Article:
As you know, the comprehensive development of our country has been, and continues to be, a major concern for us because we believe that integrated and balanced development is the key to establishing a modern state responsive to the needs of today, and capable of achieving for Qatar the stature that we look forward to, and for the Qatari people the decent standard of living they deserve, without abandoning our authentic Qatari Arab heritage and our most tolerant Islamic faith. In the economic domain, Qatar has sustained its accomplishments by achieving the best results as per the vision and strategy set out for this purpose, despite global economic uncertainty and instability that prevent complete recovery from the successive crises that afflict a number of advanced and emerging economies alike. Real GDP increased at a lesser rate in 2012 compared to previous growth rates. But, if we take into account the low growth rate in the oil sector, we observe that achieving this growth rate in GDP required a growth rate of up to 10% in the non-oil sector, which was not an easy achievement. This is what must be done to diversify the structure of the Qatari economy, through the participation of the private sector and by encouraging private initiative that can identify potential and market needs in the context of price control and development planning. Maintaining good annual growth rates over the coming years is considered a major challenge in light of the expected decline in the growth rate of the hydrocarbons sector. This requires a doubling of our efforts to increase productivity, improve economic and technical efficiency, promote economic diversification, encourage entrepreneurship, expand R&D, and move forward toward a knowledge-based economy. This is exactly what we are working to achieve in the next phase. The real growth rate in GDP is coupled with other indicators that reflect the strength of Qatar’s economy, namely that government expenditures in the public budget for the 2013-2014 fiscal year are higher than any spending in previous budgets exceeding the 2012-2013 fiscal year level by 17%. This increase has come in a timely manner to compensate for lower growth in the oil sector, and to sustain the fiscal stimulus and the need for spending on the priorities of the National Development Strategy 2011-2016, which includes health, education, and infrastructure development. Qatar has maintained its top rank in global competitiveness and its relatively high indicators in the field of human development. Qatar has also attained the highest Human Development ranking among the Arab Gulf countries in the Human Development Report for 2013, issued by the UN Development Program. This comparison is not intended as bragging, but to identify areas of strength in order to preserve them, and the areas of weakness in order to work on their development and overcome them.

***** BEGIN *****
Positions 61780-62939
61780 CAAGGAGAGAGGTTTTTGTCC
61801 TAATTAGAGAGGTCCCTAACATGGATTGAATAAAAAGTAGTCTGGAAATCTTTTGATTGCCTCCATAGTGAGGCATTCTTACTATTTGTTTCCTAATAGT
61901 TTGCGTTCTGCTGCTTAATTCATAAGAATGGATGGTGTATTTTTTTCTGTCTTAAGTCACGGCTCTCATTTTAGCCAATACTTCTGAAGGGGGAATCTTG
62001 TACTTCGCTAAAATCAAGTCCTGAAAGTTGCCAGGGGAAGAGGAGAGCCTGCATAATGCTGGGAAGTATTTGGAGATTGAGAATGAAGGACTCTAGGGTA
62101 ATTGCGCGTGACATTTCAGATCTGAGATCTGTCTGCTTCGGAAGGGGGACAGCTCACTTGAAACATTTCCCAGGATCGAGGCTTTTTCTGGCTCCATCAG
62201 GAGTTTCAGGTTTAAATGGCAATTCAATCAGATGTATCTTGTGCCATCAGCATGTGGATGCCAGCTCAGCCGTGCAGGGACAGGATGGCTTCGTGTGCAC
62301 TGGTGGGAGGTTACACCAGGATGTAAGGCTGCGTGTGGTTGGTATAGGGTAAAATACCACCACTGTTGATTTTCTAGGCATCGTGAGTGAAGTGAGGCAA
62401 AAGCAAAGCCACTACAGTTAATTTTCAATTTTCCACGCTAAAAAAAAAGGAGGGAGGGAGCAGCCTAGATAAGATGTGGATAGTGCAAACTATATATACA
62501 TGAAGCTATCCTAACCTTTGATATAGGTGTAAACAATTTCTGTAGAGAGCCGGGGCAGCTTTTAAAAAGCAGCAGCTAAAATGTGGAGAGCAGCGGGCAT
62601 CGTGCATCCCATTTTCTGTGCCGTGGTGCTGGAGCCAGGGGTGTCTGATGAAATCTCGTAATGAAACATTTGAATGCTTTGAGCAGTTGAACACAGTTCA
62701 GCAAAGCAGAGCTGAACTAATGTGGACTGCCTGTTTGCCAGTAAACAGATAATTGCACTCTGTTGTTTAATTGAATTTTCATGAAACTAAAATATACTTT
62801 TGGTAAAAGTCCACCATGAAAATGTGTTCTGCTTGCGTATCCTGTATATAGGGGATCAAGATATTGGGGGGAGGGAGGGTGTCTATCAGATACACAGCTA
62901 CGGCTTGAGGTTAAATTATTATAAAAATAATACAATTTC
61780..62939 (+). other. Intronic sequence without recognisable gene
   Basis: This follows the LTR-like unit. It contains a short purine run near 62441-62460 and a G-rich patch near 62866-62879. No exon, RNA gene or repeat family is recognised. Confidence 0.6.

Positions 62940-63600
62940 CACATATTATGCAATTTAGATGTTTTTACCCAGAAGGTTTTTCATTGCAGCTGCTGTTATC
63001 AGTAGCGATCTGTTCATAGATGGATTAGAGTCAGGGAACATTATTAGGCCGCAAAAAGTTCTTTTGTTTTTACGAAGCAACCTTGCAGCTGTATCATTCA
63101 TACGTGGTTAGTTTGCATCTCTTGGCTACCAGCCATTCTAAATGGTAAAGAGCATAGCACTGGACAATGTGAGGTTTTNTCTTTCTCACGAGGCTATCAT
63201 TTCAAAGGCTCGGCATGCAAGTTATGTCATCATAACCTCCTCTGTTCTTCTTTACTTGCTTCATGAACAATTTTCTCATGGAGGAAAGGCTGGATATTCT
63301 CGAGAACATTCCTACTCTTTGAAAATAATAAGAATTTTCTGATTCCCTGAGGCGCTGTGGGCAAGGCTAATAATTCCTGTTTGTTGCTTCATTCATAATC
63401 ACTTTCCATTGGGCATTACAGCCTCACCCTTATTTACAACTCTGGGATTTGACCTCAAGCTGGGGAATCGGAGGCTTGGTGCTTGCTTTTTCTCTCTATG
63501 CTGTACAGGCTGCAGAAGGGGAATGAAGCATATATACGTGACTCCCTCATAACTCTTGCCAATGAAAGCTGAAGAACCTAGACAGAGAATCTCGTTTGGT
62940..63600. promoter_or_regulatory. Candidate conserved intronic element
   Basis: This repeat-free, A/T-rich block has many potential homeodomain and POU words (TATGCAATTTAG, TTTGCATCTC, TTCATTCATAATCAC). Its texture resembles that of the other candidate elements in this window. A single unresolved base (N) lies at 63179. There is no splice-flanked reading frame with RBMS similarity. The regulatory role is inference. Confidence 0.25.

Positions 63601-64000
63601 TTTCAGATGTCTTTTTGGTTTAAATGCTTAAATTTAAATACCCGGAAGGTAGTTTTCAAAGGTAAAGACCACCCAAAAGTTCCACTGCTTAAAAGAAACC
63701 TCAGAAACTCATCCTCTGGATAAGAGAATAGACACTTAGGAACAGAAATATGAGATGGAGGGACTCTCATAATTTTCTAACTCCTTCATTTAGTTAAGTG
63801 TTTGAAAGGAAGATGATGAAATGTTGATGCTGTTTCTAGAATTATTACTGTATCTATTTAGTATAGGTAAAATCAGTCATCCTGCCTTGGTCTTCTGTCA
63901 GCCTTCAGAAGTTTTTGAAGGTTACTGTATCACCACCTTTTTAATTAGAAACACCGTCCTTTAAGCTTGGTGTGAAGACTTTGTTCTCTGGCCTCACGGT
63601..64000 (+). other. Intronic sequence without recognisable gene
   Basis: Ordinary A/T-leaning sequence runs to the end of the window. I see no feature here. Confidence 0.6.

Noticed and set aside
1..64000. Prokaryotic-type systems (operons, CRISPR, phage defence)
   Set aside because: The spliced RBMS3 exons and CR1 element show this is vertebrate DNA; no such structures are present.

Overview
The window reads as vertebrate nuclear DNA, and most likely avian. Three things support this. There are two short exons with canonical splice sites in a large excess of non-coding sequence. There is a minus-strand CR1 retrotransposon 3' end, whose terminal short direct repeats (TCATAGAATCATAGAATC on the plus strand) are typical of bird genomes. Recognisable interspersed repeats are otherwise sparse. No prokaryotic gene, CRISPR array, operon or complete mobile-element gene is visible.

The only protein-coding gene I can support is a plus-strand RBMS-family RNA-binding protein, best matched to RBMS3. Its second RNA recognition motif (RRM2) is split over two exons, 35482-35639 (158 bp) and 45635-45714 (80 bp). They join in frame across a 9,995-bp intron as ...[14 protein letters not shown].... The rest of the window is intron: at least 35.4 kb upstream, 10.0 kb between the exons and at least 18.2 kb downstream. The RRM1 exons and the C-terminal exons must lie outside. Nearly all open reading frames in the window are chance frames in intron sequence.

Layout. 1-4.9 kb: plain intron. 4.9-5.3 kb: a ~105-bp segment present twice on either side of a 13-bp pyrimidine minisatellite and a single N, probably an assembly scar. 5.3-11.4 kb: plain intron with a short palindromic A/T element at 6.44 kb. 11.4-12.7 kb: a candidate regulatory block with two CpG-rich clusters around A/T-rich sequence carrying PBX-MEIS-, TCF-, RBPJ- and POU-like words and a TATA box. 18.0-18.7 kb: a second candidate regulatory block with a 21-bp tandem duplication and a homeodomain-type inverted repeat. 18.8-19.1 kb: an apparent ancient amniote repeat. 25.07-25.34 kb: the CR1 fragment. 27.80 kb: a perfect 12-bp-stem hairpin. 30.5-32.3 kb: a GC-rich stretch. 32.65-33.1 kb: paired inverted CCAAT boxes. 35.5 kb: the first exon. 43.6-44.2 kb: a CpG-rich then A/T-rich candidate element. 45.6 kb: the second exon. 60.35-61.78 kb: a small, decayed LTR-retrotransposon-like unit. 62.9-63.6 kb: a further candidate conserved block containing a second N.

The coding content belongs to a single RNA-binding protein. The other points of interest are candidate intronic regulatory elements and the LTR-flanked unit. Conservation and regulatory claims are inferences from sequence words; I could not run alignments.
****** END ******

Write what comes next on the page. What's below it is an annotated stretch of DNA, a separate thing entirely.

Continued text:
The private sector remains a key partner in development, whether in diversifying income sources or expanding the productive base of the state, thus encouraging this sector, removing obstacles, and providing it with adequate incentives rests with the government in the first place, and it is the duty of the business community and the Chamber of Commerce to cooperate with the government by providing all necessary proposals and solutions to enable the private sector to play its role. There remains a need for surmounting other difficulties facing the private sector, such as combating monopoly, providing an atmosphere of competition, overcoming bureaucratic barriers, and reducing the size and number of intermediate companies and institutions between the state sector on the one hand, and entrepreneurs and businessmen on the other.
Qatar has confirmed its advanced standing as the most competitive state in the Middle East, and remained among the world’s top-20 economies in 2013. We have established cooperative relations based on common interests and mutual respect with many countries around the world in the West and the East, in America, Europe, Asia, Africa, and in the region. There is no alternative to the common interests and mutual respect in relations between countries. The State of Qatar has also aligned itself with the issues of the Arab peoples and their aspiration to live freely and with dignity away from corruption and despotism.
In spite of the economic turmoil in the world, the financial sector in Qatar has pushed its way toward progress and is upgrading its services. This has culminated in the Qatar Stock Exchange joining the emerging markets group. Qatar has also maintained its high credit rating, which we seek to upgrade as well, by promoting transparency of competitive procedures in the markets and simplifying legislation.
We are a state, a people, and a coherent society; we are not a political party. This is why we strive to maintain relationships with all governments and nations while respecting all sincere, effective, and active political trends in the region, without being supportive of one trend over another. God has blessed us with natural resources that would not have brought us this income without the vision and courage of HH my father. We are meant to preserve it and prepare its alternatives. Despite the high standard of living that we can provide, we must deal responsibly with our resources and our economy.